Click here to see the host countries of refugees originating from Indonesia.
Dr Christopher Duncan
Email: CrDuncanasu [dot] edu
Christopher R. Duncan is a an Associate Professor in the School for Historical, Philosophical and Religious Studies and in the School for Political and Global Studies at Arizona State University. Duncan is an anthropologist who has done several years of ethnographic research in the eastern Indonesian province of North Maluku looking at a variety of topics, including forced migration. One aspect of his research projects explores communal violence and post-conflict reconciliation in Indonesia, with a focus on North Maluku. Part of this research project has explored the topic of internally displaced persons in Indonesia (North Sulawesi and North Maluku). His other research interests include indigenous rights, religious change, and rural-rural migration.
Dr Vannessa Hearman
Vannessa Hearman is senior lecturer in History at Curtin University, Western Australia. She is a historian of modern Indonesia and SE Asia. Her research interests are activism, social movements, and human rights issues related to Indonesia and Timor-Leste.
Professor John Sidel
Email: J [dot] T [dot] Sidellse [dot] ac [dot] uk
John Sidel, Sir Patrick Gillam Professor of International and Comparative Politics, London School of Economics and Political Science. His research on Indonesia has focused on the role of religion and politics in Indonesian society; among his publications, Riots, Pogroms, Jihad: Religious Violence in Indonesia (Cornell University Press, 2006) and The Islamist Threat in Southeast Asia: A Reassessment (East-West Center, 2007). More recently, he has concentrated on Indonesia’s Christian minority and the Ahmadiyah community, a minority sect within Islam. He has written reports on Indonesia for the Ford Foundation, Transparency International, the United Nations High Commission for Refugees (UNHCR), and other international organizations. Professor Sidel has a broad understanding of Indonesian politics and society of obvious relevance to asylum cases. He reads and speaks Bahasa Indonesia, the national language, and is intimately familiar with many aspects of Indonesian society and with the distinctive features of different regions of the country.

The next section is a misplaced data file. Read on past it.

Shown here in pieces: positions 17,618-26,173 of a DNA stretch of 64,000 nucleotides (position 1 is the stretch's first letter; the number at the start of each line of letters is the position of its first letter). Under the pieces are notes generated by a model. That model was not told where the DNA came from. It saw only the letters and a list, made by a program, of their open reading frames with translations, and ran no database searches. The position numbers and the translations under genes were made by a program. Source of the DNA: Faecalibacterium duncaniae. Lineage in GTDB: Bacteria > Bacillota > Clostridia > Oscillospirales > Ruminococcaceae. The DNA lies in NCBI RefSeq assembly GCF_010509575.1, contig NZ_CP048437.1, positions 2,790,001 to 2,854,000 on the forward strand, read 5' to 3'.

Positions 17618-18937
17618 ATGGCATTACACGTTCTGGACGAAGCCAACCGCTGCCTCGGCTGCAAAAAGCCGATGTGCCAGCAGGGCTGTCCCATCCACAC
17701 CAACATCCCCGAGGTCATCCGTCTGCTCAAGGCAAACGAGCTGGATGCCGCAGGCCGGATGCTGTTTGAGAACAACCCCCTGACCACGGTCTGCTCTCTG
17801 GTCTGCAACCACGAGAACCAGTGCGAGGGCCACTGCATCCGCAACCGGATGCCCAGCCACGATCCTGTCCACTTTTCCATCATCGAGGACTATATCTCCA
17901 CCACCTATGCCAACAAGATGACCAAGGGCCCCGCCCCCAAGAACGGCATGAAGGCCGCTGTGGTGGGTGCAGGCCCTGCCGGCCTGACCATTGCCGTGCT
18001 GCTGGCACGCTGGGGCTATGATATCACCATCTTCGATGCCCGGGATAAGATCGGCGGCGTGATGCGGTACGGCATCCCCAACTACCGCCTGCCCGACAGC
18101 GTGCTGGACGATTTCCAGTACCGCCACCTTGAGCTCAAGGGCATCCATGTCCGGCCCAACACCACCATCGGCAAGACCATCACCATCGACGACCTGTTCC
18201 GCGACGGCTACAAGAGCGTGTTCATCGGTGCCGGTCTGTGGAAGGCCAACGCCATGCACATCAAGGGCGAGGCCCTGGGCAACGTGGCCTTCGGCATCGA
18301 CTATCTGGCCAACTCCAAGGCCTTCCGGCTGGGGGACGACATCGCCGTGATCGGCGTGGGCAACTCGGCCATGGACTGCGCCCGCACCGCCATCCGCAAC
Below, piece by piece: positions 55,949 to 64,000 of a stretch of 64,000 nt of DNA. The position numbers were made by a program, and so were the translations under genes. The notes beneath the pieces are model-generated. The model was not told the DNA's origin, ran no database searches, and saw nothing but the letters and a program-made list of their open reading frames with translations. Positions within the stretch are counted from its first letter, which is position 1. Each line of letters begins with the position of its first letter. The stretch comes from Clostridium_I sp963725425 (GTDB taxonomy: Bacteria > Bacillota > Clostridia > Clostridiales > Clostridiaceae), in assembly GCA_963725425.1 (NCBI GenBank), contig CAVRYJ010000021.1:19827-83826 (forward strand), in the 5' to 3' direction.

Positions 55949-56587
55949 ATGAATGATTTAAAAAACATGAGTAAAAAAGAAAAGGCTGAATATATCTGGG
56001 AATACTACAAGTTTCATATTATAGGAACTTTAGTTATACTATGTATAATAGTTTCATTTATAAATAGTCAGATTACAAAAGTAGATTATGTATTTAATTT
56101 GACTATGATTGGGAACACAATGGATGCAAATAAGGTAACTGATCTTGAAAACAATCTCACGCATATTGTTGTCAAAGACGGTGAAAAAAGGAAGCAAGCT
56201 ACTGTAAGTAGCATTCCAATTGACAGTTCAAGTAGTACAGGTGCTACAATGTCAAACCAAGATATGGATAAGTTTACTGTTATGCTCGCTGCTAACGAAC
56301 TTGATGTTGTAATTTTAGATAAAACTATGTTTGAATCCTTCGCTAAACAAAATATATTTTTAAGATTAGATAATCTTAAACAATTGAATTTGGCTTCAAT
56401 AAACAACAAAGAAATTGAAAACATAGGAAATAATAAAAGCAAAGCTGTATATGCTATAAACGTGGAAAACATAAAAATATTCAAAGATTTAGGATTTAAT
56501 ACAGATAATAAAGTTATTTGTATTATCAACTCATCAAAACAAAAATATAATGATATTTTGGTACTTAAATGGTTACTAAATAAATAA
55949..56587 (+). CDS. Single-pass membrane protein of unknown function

Email: knoerreth [dot] mpg [dot] de
Jacqueline Knörr, Head of Research at the Max Planck Institute for Social Anthropology and Extraordinary Professor at the Martin Luther University in Halle/Saale, Germany. Professor Knörr was brought up in Ghana and Germany and has for many years conducted extensive field research in Sierra Leone and the Upper Guinea Coast of West Africa more generally, as well as in Indonesia. She has worked as a Lecturer, Senior Researcher, University Professor, Scientific Director, and Consultant. She has served as expert witness for 20 years. Her regional expertise covers Insular Southeast Asia (Indonesia, Philippines, Malaysia) and West Africa (Sierra Leone, Guinea, Gambia, Senegal, Liberia, Nigeria). Her areas of expertise include FGC/M, gender and human rights issues, ethnic and political persecution.